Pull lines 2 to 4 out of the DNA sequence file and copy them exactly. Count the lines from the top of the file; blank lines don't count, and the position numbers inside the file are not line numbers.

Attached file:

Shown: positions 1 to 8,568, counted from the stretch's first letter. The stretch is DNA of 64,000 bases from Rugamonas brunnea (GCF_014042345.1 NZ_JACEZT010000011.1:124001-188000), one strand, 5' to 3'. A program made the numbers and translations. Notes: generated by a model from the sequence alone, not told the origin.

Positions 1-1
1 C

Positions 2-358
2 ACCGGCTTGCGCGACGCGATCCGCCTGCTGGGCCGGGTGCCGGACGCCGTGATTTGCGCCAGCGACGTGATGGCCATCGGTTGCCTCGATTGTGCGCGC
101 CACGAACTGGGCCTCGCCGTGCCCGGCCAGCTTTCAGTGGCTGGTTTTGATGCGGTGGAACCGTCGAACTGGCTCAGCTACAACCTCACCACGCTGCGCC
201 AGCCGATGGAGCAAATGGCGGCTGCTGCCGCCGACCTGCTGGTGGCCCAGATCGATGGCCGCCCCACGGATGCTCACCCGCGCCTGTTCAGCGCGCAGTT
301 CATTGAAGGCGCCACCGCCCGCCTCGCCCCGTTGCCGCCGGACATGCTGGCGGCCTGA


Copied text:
Positions 1-1
1 C

Positions 2-358